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Distributed for CavanKerry Press

Deep Are These Distances Between Us

Poems that imagine Persian and Iranian American lives.
In Deep Are These Distances Between Us, Susan Atefat-Peckham troubles preconceptions of nationhood and fixed systems of power by bringing the reader into the Iranian American home, offering glimpses of familial love and intimacy. Atefat-Peckham reaches for a network of care—the foundations of which are located in the ability of these poems to evoke the rich landscape of Iranian American lives. Articulating a spirituality that has no spatial or temporal boundaries, one which travels effortlessly between life and death, this collection is a treatise on the empathy we need now more than ever.

An up-and-coming poet who died just four years after winning the National Poetry Series Award in 2000, Susan Atefat-Peckham was deeply concerned by the Islamophobic “Axis of Evil” rhetoric deployed after 9/11 and was skeptical of attempts by the United States to “democratize” the Middle East. Representing the lives of immigrants in the United States and Persians in Iran, as well as the distance that separates their experiences and the love that binds them together, Atefat-Peckham brings an important voice to that conflict—one of the family and the home, where glimpses of intimacy and care rival imperial oppression.

96 pages | 6 x 9


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“It is natural that under the words of poems like these, a geography of forms. Transnational, existing between countries and cultures, the poems of Susan Atefat-Peckham were part of the charting of a unique landscape. Like the poems of Meena Alexander, Shreela Ray, Reetika Vazirani, and Agha Shahid Ali, her poems have languages, locales, food, and fabrics fully other than the familiar material of American poetry. We have been waiting a long time for new poems from Susie, and here they are, found in files by her son, another poet of life and the mind. Rumi taught us that every poem must be followed by silence. We must listen carefully to the words we have been given. We are not bereft. This is a cartography of love and wonder. Cardinals, cardinals everywhere.”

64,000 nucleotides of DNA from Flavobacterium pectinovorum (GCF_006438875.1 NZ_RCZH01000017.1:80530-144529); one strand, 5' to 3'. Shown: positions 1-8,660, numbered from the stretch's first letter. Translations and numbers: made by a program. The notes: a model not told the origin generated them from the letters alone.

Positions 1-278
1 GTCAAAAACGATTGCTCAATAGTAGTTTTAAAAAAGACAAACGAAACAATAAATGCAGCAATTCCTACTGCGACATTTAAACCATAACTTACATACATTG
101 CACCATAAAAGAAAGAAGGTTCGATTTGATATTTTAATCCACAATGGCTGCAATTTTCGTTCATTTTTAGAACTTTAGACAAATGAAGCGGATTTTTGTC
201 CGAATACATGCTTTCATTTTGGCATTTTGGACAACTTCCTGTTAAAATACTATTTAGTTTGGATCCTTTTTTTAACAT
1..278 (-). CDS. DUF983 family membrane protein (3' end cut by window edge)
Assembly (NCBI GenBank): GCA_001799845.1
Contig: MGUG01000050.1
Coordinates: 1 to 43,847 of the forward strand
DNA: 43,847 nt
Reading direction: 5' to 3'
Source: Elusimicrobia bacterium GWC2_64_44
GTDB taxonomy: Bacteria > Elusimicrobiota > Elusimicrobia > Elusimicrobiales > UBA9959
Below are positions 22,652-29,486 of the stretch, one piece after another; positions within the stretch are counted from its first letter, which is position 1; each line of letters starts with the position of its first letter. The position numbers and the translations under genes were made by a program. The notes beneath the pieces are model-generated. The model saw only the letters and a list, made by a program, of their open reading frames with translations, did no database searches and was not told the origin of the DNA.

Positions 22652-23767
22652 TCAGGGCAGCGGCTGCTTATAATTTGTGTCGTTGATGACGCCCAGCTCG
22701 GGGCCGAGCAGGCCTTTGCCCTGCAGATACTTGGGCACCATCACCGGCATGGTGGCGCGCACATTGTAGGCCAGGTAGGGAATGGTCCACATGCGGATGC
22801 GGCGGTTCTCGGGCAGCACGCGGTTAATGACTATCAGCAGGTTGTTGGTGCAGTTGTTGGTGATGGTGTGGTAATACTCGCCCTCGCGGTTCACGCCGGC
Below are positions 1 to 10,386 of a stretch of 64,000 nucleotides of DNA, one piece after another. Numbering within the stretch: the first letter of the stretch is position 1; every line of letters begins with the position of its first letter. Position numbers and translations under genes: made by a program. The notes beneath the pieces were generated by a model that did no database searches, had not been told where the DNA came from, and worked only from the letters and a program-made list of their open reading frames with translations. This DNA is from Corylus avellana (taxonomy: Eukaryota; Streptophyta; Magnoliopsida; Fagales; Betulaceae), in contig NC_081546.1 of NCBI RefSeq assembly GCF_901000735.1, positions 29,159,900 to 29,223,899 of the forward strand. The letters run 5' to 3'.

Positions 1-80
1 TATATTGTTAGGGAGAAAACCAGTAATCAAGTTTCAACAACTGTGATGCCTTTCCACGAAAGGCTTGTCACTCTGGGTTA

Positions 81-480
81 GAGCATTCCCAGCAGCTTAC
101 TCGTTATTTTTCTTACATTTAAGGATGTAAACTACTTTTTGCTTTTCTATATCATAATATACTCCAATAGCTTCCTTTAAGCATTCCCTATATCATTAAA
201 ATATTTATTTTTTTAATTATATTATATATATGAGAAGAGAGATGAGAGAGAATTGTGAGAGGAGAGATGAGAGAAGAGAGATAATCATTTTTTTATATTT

Kazim Ali, author of 'The Voice of Sheila Chandra'

“These poems burst from ‘the deep dark black mouth of memory’ where Atefat-Peckham navigates borders of existence and effectively sings herself back into this world. ‘Nothing dies in places we’ve left behind,’ she writes, then lifts up the moon at her feet and gives it ‘back to the empty sky.’”

Sholeh Wolpé, author of 'Abacus of Loss'

“I first met Susan Atefat-Peckham through her poems—a kindred spirit navigating the spaces between. I wrote to her and our correspondence was one of a shared searching. When I learned of her death, I reached out to Joel Peckham, her husband, asking him to lend me some of her poems for the anthology, Let Me Tell You Where I've Been: New Writing by Women of the Iranian Diaspora, which he generously offered and which opened each section of that book. How beautiful, more than sixteen years later, to see a whole collection of her work tended and lovingly brought into the world by her young poet-son, Darius . . . and to ‘think of what it means to be left behind, think of the scream, so loud it comes out in silent bowls shimmering with the hands of those who survive.’ This collection is a gift. These poems, ‘quiet with negotiation’ and a ‘shimmering’ connect the deep ‘distances between us.’”

Persis Karim, poet and editor

Table of Contents

Foreword Darius Atefat-Peckham

Smuggling (A Short Essay)

Night Conversations

I: Appearances

Small Things
How to Get to the House on Takhti Street
Ghossam Remembers His Brother
Outside the Mosque
The Meanings of Names
How to Cut
Agha Rashid Breathes In
Nina Hears
The Memory of Cells
Nina Calls
Why They Attacked

II: Lovers

The Anatomy of Hands
At the Airport
Ai’d Mobarack
Dissecting Turtles (added)
Sestinelle for Travelers
Filling the Spaces We Know
Walking Home in Autumn
To My Unborn Son
To My Son at Seven Months
To My Son at Ten Months

III: Continuance

At Night
Ghossam Sleeps
A Visitor
Zeeba Says
In the Morning
Lower Manhattan
Interring the Body
Instructions on What to Say First at a Muslim Burial
Where You Are

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